Opinion: Arvind Kejriwal, Ahead Of The Others, Stakes A Claim To 2024

The battle for 2024 at the moment is not about Kaun Banega PM (who will be PM) but Kaun Banega Challenger (who will be challenger). The reason is pretty obvious. The Opposition space is getting hotter.

The latest to throw his hat in the ring is Delhi Chief Minister Arvind Kejriwal. He used the launch of the "Make India No.1" campaign to position himself as the principal challenger to Prime Minister Narendra Modi. His speech made clear his national ambition. In recent days, Nitish Kumar has also indicated that running for PM is entirely within the realm of possibility for him. Mamata Banerjee will certainly want a shot at the same job. And the Congress will want to serve up Rahul Gandhi for it.

So to try and take "first mover advantage", Arvind Kejriwal is launching a nationwide tour to extend his party's footprint and also build a national profile for himself. In addition to Delhi, Aam Aadmi Party is banking on a good showing in states like Himachal Pradesh, Gujarat, Punjab, Haryana and Goa to help reinforce that it can and will soon replace the Congress as the main challenger to the BJP at the national level. Its strategy has been to provide real and tangible benefits through its populist schemes, successfully amplifying these achievements through effective communication, and strong organization skills that serve it well in elections.


Arvind Kejriwal with PM Modi (File photo)

Prashant Kishor, arguably the leading political strategist in the country, is credited with the view that there are three qualities or attributes which are essential for anyone or any political party aspiring to challenge Prime Minister Narendra Modi: to have a messenger, a clear and appealing message and a model for how to implement what it's promising. Aam Aadmi Party and its political managers are convinced that the Delhi Chief Minister has all these qualities, and more, to challenge Mr. Narendra Modi come 2024. 

Aam Aadmi Party's game plan hinges on three factors that it believes will help its leader emerge ahead of other Opposition aspirants. The first is his image. The Delhi Chief Minister enjoys a clean image, there are no dynastic linkages or graft charges against him. The second is the delivery and track record of his government. He runs a reasonably popular government, largely on account of free electricity and water services, and his government has reinvented admirably the health care and education systems in the capital. He has promised to replicate this model of governance if given a chance at the Centre and it is why he has taken on the PM whole-heartedly on the issue of whether welfare schemes can be discounted as "revaris" or freebies.

It is by now crystal clear that no political party is in a position to take on and defeat the BJP on its own. The only chance lies in all Opposition parties combining ahead of 2024. In such a situation, the one most likely to emerge as the challenger to the Prime Minister has to be someone who is acceptable to the rest of the Opposition. The Delhi Chief Minister's strategists believe that Mamata Banerjee, and whoever the Congress projects, will cancel each other out, and the revolving-door alliances of Bihar Chief Minister Nitish Kumar are likely to go against him, thereby giving Kejriwal the edge.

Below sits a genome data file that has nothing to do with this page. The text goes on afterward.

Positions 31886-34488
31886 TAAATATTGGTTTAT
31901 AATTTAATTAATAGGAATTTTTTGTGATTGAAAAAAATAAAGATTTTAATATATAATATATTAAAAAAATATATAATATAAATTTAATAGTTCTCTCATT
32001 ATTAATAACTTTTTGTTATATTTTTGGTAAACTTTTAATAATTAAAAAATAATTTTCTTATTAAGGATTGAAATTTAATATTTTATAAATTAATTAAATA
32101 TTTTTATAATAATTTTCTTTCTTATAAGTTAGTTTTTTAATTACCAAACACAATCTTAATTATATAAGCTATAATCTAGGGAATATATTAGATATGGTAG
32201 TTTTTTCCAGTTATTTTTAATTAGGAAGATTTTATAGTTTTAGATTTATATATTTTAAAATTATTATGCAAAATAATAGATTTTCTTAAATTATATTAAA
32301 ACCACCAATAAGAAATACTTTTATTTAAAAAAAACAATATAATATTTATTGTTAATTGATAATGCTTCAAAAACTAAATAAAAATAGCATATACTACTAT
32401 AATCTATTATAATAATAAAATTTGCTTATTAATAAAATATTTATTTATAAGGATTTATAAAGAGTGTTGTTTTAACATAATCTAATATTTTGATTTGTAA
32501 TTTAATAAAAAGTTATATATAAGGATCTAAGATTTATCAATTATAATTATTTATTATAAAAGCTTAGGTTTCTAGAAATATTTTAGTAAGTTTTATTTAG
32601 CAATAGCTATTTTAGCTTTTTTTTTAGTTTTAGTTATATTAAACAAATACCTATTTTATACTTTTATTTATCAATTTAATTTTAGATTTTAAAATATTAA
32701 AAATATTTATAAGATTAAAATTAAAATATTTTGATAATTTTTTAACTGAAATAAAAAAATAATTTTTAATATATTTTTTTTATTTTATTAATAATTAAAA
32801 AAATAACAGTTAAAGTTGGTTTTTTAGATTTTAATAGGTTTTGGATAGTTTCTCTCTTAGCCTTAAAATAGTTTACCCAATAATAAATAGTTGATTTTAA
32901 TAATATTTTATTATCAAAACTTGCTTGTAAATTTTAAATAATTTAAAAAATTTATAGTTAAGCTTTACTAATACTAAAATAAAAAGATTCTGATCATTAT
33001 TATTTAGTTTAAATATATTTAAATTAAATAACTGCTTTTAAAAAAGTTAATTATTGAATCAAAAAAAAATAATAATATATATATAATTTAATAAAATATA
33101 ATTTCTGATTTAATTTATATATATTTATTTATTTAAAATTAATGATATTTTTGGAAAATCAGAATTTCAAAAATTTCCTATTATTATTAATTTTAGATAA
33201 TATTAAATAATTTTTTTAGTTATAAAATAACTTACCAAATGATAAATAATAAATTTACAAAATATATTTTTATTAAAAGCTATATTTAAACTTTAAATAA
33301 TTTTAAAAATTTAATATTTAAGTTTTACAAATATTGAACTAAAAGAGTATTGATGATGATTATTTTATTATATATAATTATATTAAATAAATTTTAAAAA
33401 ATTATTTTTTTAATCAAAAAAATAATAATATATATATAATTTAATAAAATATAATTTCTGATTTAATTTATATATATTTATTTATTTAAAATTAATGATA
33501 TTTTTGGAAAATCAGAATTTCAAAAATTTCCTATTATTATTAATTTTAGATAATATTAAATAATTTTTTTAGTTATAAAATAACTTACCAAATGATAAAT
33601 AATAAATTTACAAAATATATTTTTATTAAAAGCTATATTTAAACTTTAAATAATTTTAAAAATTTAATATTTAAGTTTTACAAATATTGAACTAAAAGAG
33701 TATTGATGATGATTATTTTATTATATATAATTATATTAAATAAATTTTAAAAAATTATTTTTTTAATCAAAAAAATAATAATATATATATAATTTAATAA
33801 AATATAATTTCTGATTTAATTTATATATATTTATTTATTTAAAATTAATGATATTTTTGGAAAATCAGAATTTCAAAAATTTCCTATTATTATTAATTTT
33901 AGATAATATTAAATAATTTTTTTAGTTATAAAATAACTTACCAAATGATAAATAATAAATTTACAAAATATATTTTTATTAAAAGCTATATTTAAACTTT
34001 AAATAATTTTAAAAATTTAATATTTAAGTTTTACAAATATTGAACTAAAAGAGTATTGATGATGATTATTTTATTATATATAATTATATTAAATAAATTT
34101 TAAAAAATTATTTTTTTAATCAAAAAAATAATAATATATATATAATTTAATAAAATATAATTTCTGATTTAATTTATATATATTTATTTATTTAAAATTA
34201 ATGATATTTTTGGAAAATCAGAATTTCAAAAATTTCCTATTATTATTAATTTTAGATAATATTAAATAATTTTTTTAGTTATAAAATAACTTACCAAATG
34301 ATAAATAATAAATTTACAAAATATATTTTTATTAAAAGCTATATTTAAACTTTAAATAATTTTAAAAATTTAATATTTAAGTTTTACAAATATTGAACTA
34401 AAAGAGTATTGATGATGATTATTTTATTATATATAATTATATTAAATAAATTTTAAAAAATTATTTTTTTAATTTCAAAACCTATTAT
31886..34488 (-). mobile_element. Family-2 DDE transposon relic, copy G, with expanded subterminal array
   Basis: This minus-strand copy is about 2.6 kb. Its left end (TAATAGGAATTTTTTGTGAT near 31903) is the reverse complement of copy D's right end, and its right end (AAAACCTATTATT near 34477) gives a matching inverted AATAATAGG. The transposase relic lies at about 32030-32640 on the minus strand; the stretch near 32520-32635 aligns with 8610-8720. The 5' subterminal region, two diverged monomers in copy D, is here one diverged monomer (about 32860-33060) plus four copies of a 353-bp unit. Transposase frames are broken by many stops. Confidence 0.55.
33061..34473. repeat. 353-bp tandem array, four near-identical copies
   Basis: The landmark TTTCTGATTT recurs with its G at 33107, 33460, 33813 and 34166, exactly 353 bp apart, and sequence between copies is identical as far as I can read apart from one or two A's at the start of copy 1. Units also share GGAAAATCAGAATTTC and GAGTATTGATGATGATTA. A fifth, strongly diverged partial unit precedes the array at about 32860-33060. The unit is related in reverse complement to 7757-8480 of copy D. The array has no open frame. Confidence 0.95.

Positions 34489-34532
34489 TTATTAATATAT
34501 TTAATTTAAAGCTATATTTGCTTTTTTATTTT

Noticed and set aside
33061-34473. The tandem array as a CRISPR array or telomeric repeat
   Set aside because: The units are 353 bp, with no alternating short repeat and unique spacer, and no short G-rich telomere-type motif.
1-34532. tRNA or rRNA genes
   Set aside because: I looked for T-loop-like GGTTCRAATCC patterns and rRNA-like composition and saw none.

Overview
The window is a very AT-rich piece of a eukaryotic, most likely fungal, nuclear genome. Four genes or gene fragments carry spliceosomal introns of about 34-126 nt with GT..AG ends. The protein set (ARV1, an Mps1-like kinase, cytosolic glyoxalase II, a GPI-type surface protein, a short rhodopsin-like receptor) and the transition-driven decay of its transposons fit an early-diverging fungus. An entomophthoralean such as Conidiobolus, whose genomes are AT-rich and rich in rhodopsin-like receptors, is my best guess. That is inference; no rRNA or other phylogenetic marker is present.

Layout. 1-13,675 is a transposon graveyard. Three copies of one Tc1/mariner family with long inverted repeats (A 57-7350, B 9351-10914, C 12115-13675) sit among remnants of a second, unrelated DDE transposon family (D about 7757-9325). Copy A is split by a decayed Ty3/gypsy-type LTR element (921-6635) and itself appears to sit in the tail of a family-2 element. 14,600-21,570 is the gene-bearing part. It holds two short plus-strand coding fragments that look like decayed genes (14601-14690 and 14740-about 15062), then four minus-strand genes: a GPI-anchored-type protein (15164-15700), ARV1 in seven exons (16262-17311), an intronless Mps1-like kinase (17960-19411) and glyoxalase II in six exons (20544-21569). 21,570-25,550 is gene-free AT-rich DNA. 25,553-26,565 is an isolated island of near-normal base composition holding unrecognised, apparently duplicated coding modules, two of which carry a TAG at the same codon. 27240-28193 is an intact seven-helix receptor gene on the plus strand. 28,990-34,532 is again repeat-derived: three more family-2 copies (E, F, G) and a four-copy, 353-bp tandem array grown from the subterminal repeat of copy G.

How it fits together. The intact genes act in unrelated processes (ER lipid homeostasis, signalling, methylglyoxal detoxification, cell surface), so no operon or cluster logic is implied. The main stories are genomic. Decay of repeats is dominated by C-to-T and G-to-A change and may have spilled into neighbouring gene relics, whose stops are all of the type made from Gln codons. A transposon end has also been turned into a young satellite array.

Mamata Banerjee (File photo)

The latter has tried to set himself apart from his colleagues in the Opposition with a careful positioning on issues like Hindutva, which don't pit him against the BJP's ideology. While Rahul Gandhi and Mamata Banerjee have at times stridently opposed Hindutva, Arvind Kejriwal has been careful not to annoy right-wing voters by soft-pedaling the issue. His strategy is to present himself as a right-wing alternative to Prime Minister Modi. He has also been careful in taking on both the national parties. The PM in his Independence Day speech attacked the Congress by focusing on nepotism and corruption; the Delhi Chief Minister has added own spin to it by adding 'dostwad', an undisguised allusion to the ruling dispensation's industrialist friends.

He has also made his plans clear while Mamata Banerjee, Rahul Gandhi and Nitish Kumar are yet to get themselves organized. The West Bengal Chief Minister had generated a fair amount of momentum after emphatically beating the BJP in may this year but her impetuousness, and her decision to not support the Opposition's candidate for Vice President appeared churlish and severely diminished her acceptability in the Opposition ranks.


Nitish Kumar (File photo)

Bihar Chief Minister Nitish Kumar has been widely spoken of as the likely challenger to Prime Minister Modi in 2024. Though he has tried to play down the speculation for now, he remains a serious contender. Nitish Kumar brings a lot to the table. His image is untainted and has done a fairly good job of governing a turbulent state like Bihar. He is articulate, has a vision and a governance model, and cannot be accused of being a beneficiary of dynastic politics. He commands a substantial following amongst the OBCs, women and minorities, and his presence in the Opposition camp can possibly make a huge dent in the BJP's fortunes not just in Bihar, but also, crucially, in Uttar Pradesh.

Despite the fact that the Congress is a diminished force, it remains the largest Opposition party in parliament and outside which entitles it to a major say in whoever becomes the face of the Opposition in 2024. Ideally, it would want Rahul Gandhi to lead the Opposition's challenge. But with Rahul Gandhi showing little enthusiasm for the job, the Congress has to work out its plans soon. 

The PM has high approval ratings and a phenomenal connect with voters. 2024 may not be a huge challenge for him, but it will create a new landscape in who it throws up as his opponent.

(The writer is a senior journalist and political analyst.)

Disclaimer: These are the personal opinions of the author.